Born in Venice, September 27, 1927. Now living in Spain, near Malaga.
[By Francesco Spreafico]
Romano Scarpa was born in Venice in 1927 and growing up there he
developed a particular love for American cartoons and Disney comics,
that, at the time, were published in the big format of the
Topolino Giornale which was then printing now classic
Floyd Gottfredson's stories. In the Forties he opened an
Animation Studio in Venice in which he produced his first works: some
commercials, a short named
E poi venne il diluvio and
another very good short, named
La piccola fiammiferaia
(1953), distributed in Italy together with Robert Aldrich's
Right after that he stopped working in animation for a while and
dedicated wholly to creating Disney comics. In the late Fifties and up
to about 1963 he wrote and penciled some of the best-known comic
masterpieces of all time: stories like
Topolino e la collana Chirikawa (1960)
Paperino e la leggenda dello Scozzese volante
(1957) that have, later, been translated in lots of different
languages throughout the world. Many of these stories have their
backgrounds in movies, for example
Topolino nel favoloso regno di Shan
Grillà (1961) is based upon Frank Capra's Lost
Horizon (1937); not to talk about all the stories starring
Snow White or the Seven Dwarfs, obviously
based on Snow White and the Seven Dwarfs (1937). Sometimes
the exact opposite happens; Riusciranno i nostri eroi a
ritrovare l'amico misteriosamente scomparso in Africa? (1968) is
based on Scarpa's story
Topolino e il
Around 1963 he relaxed a bit and practically stopped writing his
stories for 6 or 7 years, while still penciling stories written by
other people, generally not up to the same high standards of his.
Then, in the Seventies he went back to writing too, and he's still
doing it now, though he has moved to Spain and is working for a
different publisher. Among the last things he made while he was still
in Italy, at the beginning of the Nineties, there are some wonderful
strip stories, the same kind of stories that he loved when he was a
child. One of these,
Topolino e l'enigma di
Brigaboom (1989) was partially based on Brigadoon (1954).
In the meanwhile he has had time enough for some more animation, so we
Aihnoo degli Icebergs (1972), The Fourth
King (1977) and a new TV series,
The Adventures of Marco
and Gina (Sopra i tetti di Venezia) (2001).
In his career Scarpa created many characters that are now widely accepted by everybody to be part of the Disney Universe, characters like Brigitta McBridge, Dickie Duck and Ellsworth's adoptive son, Bruto. Since 1988 some of his comic stories have been published in the USA by Gladstone (a publisher); it was the first time that this happened to an Italian Disney author.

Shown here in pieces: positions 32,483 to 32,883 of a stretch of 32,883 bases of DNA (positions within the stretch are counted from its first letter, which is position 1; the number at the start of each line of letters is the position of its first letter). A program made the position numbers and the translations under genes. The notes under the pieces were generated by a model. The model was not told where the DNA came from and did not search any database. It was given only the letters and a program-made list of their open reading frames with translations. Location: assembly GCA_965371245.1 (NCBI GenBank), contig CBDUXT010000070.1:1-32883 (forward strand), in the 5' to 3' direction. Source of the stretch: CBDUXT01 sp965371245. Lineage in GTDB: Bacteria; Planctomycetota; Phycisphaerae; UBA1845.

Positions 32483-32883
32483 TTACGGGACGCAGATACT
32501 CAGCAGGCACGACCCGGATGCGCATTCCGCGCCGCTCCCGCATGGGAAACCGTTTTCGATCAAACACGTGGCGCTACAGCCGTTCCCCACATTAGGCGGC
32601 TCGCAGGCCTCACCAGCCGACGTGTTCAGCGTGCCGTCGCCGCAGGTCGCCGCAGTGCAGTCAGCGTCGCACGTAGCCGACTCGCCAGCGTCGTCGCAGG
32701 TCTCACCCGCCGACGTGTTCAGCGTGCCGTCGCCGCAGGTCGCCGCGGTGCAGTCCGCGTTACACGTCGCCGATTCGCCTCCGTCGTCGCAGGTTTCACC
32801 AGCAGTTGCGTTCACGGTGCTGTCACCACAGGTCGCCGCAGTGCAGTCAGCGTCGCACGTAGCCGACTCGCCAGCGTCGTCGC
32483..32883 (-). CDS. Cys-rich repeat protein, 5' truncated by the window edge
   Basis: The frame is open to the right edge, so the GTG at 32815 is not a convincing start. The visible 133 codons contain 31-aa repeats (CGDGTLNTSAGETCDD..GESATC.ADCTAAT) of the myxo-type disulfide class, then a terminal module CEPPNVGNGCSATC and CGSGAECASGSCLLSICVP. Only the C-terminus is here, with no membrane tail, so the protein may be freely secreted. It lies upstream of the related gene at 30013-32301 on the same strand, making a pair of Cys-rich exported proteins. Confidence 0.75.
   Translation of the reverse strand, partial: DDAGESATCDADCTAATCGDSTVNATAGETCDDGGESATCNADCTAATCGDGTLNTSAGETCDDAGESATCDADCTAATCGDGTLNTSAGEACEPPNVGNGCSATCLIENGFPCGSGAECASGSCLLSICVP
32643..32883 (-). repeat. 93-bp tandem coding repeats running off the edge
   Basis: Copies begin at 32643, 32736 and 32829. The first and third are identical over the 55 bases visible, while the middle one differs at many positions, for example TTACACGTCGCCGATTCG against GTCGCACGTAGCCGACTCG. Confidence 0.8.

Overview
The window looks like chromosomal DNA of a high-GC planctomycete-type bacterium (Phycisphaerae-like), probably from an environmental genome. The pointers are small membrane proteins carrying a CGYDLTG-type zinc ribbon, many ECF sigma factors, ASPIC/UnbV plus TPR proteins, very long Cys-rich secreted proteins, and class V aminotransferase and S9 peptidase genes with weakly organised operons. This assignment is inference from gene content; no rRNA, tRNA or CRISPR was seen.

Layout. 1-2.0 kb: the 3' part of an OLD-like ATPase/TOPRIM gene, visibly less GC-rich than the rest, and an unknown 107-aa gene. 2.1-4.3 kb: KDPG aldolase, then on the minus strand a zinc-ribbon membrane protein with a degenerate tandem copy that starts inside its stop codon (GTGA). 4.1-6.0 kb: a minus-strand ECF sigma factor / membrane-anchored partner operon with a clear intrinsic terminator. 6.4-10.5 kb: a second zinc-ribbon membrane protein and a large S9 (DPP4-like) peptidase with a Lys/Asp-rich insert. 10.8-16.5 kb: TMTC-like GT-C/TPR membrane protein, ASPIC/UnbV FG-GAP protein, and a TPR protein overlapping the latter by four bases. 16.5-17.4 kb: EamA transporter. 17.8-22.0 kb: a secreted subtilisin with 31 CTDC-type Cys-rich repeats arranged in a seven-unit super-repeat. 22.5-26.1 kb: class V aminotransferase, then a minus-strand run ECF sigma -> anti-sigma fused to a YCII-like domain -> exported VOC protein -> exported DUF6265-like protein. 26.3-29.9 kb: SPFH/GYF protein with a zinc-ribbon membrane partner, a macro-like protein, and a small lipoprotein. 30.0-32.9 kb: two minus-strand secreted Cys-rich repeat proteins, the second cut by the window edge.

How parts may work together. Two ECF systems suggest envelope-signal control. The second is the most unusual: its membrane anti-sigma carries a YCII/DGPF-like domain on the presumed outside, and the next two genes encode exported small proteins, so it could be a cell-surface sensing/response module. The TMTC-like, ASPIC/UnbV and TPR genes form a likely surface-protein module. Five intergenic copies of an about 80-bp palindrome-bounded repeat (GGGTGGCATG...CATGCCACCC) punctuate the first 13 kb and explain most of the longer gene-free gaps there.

In English nowhere, unfortunately. (But some of his best stories have been translated in English, check his index). In Italian former publishing company Comic Art had begun printing a series of hardcover books, but now the publisher has gone bankrupt, so the collection remains incomplete.
Mainly Scarpa has been working on Disney comics, many years ago he used to do something non-disney once in a while, so he did one (Rolf Kauka's) Lupo story and one (Hannah and Barbera's) Yogi Bear story. In the '50's he also drew some Angelino story, and Italian character. To know (and see) more about these curious items check the first two links down here. For his work in animation check the mini-biography up in this page.
Among the regulars,
(This is only a selection, a complete bibliography is still in the works and all of the articles in Italian have here been omitted).
bibleabout Scarpa. Also known as
The Blue Book(in Italian);
The Blue Bookand much more than that (more than ten years of works in addition!) (in Italian);
The Yellow Book(in Italian);
Romano Scarpa: Comics Maestro, article by Luca Boschi, Leonardo Gori and Alberto Becattini in Mickey and Donald n. 6. Gladstone, 1988;
Mickey Noir, article by Leonardo Gori, Alberto Becattini and Andrea Sani, in Mickey Mouse n. 255. Gladstone, 1990;
An Old Fowl and His Foundation, article by Leonardo Gori and Alberto Becattini in Uncle Scrooge n. 241. Gladstone, 1990;
McDuck, MacBridge, and the Last Balaboo, article by Leonardo Gori and Alberto Becattini in Uncle Scrooge n. 242. Gladstone, 1990;
Of Kings And Tramps, article by Leonardo Gori and Alberto Becattini in Mickey Mouse n. 256. Gladstone, 1990;
The Duck and the Colossuss, article by Alberto Becattini, in Uncle Scrooge Adventures n. 38. Gladstone 1996;
Romano Scarpa, article by Timo Ronkainen in Ankkalinnan Pamaus n. 1, 1996 (in Finnish);
[Creators] [The Inducks] [DCML home]